Gold futures rose Monday, trading near a three-month high, as fears of a potentially imminent Russian invasion of Ukraine sparked demand for safe-haven assets.
Gold for April delivery
rose $16.40, or 0.9%, to $1,858.50 an ounce. Gold futures ended higher Friday in regular trading, then extended gains in electronic trade to hit a level last seen in November after Jake Sullivan, the White House national security adviser, warned that a Russian invasion of Ukraine could occur “any day now.”
U.S. President Joe Biden and Russian President Vladimir Putin spoke by phone Saturday, but the discussion produced no tangible breakthroughs. The White House said Biden made clear to Putin that an invasion would see the U.S. and its allies impose “swift and severe costs on Russia.” Biden has ruled out sending U.S. combat troops to Ukraine, but has threatened sweeping sanctions against Moscow.
Read: What a Russian invasion of Ukraine would mean for markets as Biden warns Putin of ‘severe costs’
rose 37.1 cents, or 1.6%, to $23.74 an ounce.
Markets are reacting to the geopolitical fears “by seeking safe-haven assets, in a dynamic that strongly supports the precious metal,” said Ricardo Evangelista, senior market analyst at ActivTrades, in a note.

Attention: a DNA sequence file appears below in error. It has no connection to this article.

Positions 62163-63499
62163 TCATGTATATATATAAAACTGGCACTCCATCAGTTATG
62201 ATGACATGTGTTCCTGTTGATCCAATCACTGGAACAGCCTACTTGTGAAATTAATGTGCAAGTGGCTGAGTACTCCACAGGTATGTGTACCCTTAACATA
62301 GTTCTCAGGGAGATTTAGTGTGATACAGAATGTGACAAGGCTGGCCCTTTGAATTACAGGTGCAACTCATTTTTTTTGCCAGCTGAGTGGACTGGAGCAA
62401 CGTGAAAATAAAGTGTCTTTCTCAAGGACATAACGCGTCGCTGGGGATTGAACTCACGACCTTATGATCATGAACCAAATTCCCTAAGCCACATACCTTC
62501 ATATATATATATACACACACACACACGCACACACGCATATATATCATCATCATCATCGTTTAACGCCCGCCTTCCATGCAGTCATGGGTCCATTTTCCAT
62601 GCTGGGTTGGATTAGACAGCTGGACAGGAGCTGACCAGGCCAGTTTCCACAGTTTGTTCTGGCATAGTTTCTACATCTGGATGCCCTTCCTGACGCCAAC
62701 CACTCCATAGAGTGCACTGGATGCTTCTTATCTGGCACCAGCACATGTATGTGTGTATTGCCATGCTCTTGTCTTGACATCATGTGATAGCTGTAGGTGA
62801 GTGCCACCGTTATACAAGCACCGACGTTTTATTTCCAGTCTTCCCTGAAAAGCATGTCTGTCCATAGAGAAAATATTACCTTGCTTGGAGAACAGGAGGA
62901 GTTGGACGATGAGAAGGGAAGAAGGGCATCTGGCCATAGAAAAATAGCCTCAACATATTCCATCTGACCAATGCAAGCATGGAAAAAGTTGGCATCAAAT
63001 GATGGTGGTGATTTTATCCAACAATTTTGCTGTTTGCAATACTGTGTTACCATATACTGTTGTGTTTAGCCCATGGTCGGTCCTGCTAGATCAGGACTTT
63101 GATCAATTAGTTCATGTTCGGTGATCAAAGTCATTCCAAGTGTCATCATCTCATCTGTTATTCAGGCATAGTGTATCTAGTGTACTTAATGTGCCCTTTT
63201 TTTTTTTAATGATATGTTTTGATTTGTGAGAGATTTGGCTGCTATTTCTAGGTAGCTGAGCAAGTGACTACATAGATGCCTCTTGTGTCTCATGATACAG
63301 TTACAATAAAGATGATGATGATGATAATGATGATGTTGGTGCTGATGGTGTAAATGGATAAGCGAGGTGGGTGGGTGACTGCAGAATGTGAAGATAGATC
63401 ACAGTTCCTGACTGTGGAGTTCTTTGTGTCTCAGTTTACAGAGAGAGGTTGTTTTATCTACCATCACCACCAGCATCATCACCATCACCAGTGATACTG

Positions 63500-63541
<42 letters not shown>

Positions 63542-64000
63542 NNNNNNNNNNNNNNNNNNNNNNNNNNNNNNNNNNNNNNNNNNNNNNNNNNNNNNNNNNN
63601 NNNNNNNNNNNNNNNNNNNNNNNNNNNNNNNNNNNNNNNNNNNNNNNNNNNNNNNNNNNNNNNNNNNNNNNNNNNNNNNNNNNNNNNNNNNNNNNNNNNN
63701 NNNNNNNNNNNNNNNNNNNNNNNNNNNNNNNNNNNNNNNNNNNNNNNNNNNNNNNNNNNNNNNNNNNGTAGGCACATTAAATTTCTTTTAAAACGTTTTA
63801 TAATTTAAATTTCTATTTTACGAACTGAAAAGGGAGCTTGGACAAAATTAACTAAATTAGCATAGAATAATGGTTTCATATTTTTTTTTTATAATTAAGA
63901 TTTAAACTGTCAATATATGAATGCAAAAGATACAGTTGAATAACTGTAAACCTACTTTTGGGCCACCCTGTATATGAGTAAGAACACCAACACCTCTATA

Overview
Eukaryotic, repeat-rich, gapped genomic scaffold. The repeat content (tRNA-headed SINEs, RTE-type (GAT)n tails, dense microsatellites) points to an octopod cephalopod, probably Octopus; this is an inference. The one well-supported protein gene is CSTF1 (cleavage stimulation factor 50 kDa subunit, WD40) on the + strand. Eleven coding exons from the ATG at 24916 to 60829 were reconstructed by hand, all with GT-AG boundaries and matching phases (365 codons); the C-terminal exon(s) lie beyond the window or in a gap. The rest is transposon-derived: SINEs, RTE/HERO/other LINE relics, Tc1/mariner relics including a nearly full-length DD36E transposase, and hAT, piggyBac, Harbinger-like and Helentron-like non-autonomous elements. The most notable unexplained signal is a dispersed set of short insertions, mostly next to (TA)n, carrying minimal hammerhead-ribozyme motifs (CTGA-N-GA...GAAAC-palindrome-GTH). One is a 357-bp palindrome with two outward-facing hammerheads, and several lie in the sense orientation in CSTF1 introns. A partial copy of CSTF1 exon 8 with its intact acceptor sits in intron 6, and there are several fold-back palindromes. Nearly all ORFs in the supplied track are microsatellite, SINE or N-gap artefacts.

Upside for gold, however, has been somewhat limited by the other dominant market narrative around persistently hot inflation and expectations for aggressive rate increases and other tightening measures by the Federal Reserve, he said.
“Against such a backdrop the dollar continues to gain ground over other major currencies, limiting gold gains due to the inverted correlation between the two assets,” he said. A stronger dollar can be a headwind for commodities priced in the unit, making them more expensive to users of other currencies.
See: Inflation and armed global conflict have investors worried about Jay Powell’s trigger finger
The ICE U.S. Dollar Index
a measure of the currency against a basket of six major rivals, was up 0.2% on Monday. Treasury yields had jumped last week on expectations for more aggressive Fed tightening as data showed inflation continued to run hotter than expected. But the demand for havens, including Treasurys, pulled yields off highs.